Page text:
The recent bout of wet weather has made completing Flowery Branch’s long-anticipated Lights Ferry Connector “a greater challenge,” city planner John McHenry said.
But the $2.1 million project is otherwise on schedule and still expected to be open to traffic this spring, he said.
The project’s first phase, including an intersection with Church Street and a new alignment with Lights Ferry, is largely complete.
The connector’s main feature, a roundabout at Mitchell Street, is taking shape. The roundabout will showcase a landscaped center with granite pavers and the town’s backlit name in brushed-aluminum letters.
Also, new curbing and stormwater infrastructure is being built, McHenry said.
“Outstanding elements include the installation of the light poles, remaining paving, landscaping and sidewalks,” he said.
When completed, the connector will ease travel for motorists trying to get from Atlanta Highway/Ga. 13 to McEver Road, or vice versa.
For the longest time, getting back and forth between those main traffic arteries has meant doglegging through downtown streets — four right or left turns, to be exact. The project, in essence, will make for a straight shot between McEver and Ga. 13.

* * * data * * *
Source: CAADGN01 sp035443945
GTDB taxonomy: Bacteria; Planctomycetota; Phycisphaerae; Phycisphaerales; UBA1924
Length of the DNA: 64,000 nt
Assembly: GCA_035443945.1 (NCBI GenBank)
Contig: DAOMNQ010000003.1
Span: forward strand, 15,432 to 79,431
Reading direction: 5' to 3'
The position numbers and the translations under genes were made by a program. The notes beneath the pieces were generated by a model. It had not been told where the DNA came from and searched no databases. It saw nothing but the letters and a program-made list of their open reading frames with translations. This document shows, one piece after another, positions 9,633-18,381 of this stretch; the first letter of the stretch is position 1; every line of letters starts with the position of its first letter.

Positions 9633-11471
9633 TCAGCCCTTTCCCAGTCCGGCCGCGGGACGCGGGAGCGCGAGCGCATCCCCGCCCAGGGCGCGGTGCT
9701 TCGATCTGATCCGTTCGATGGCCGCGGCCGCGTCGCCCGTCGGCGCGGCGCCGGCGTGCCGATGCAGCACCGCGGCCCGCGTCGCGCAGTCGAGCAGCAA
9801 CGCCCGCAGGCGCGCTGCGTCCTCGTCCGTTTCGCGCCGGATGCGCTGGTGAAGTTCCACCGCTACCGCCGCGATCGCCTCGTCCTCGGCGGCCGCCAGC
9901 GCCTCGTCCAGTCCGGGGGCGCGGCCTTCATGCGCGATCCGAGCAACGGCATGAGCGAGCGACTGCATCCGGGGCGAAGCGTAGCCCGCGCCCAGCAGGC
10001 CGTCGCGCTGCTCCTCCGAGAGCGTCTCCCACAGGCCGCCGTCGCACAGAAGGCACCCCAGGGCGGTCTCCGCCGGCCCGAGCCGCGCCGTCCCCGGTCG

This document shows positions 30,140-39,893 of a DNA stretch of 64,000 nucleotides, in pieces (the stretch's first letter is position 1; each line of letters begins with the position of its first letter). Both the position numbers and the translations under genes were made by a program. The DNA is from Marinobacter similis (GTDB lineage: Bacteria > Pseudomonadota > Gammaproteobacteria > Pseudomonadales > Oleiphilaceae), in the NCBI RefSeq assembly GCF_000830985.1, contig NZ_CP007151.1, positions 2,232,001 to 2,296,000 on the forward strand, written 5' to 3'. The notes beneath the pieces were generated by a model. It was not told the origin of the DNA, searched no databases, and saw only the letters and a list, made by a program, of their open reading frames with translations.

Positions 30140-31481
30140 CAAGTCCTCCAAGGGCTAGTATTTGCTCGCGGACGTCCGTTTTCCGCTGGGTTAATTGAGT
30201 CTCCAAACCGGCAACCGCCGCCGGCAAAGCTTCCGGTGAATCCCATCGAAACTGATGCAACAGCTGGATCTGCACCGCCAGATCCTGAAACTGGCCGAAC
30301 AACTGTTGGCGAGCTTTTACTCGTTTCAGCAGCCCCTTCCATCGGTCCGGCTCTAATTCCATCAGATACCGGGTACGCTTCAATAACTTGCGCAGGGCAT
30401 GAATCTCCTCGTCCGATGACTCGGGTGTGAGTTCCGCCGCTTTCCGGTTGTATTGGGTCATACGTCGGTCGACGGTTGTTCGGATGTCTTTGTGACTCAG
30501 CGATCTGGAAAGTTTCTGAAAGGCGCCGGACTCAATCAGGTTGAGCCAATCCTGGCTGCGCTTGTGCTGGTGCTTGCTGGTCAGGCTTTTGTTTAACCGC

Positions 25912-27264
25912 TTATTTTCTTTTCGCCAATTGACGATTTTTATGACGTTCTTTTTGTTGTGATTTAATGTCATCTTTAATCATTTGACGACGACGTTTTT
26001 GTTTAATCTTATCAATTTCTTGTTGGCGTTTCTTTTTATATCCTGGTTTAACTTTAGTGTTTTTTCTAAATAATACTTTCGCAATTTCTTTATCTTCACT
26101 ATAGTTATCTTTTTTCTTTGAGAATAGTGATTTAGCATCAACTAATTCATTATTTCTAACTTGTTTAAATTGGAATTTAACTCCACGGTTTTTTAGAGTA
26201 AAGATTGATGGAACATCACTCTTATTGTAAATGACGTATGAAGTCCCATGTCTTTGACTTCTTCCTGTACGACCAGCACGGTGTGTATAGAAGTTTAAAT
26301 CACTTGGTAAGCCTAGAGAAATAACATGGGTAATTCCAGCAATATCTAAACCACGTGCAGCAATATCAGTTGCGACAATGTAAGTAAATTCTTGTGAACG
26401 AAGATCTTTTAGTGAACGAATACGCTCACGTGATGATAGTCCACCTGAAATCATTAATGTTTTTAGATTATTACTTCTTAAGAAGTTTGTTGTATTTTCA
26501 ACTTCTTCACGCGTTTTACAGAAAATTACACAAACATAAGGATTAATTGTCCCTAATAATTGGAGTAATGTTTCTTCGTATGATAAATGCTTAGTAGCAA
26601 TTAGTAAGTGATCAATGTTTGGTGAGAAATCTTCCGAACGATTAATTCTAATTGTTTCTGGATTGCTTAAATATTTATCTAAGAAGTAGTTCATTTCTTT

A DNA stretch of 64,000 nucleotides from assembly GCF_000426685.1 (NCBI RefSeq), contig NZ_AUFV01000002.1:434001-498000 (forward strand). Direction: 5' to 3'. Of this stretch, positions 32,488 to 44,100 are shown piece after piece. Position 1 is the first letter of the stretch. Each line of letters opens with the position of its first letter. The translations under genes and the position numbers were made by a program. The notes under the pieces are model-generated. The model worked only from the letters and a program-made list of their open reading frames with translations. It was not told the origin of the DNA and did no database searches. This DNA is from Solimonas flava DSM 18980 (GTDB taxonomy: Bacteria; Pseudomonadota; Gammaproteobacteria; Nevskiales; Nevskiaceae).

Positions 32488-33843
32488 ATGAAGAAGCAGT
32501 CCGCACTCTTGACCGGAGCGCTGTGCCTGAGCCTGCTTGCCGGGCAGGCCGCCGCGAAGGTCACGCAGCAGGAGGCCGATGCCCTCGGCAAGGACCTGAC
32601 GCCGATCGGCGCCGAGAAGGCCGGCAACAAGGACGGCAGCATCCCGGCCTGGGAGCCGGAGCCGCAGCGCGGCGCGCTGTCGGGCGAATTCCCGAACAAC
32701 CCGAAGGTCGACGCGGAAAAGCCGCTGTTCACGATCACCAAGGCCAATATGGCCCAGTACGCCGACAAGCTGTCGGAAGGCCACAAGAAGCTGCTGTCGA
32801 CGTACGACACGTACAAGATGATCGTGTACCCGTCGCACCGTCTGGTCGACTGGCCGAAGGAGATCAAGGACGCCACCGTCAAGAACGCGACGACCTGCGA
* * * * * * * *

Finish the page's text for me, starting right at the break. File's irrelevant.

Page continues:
A detour is still in place, but motorists can travel part of the new roadway, a section between Church Street and Ga. 13.
The new road also is significant because, as it crosses Ga. 13, it becomes Phil Niekro Boulevard, which leads to another major thoroughfare, Interstate 985. And Phil Niekro becomes the busy Spout Springs Road as it passes under I-985.
“The big thing about (the project), too, is that it opens up kind of a (downtown) gateway area,” City Manager Bill Andrew has said.
Mitchell was considered an ideal spot for the roundabout as it’s the widest road downtown and helps direct motorists to Main Street, where a sort of business renaissance is taking place, with eateries and other shops.
City leaders envision more development, including on Mitchell Street, where an apartment building that used to house the old Flowery Branch High School occupies almost an entire block.
And there are other plans for downtown growth, including a home for a new city hall.
The connector is being funded through the city’s capital improvement fund, but a bulk of it — or nearly $1.6 million — comes from a loan and grant provided by the Georgia Transportation Infrastructure Bank, managed by the State Road and Tollway Authority.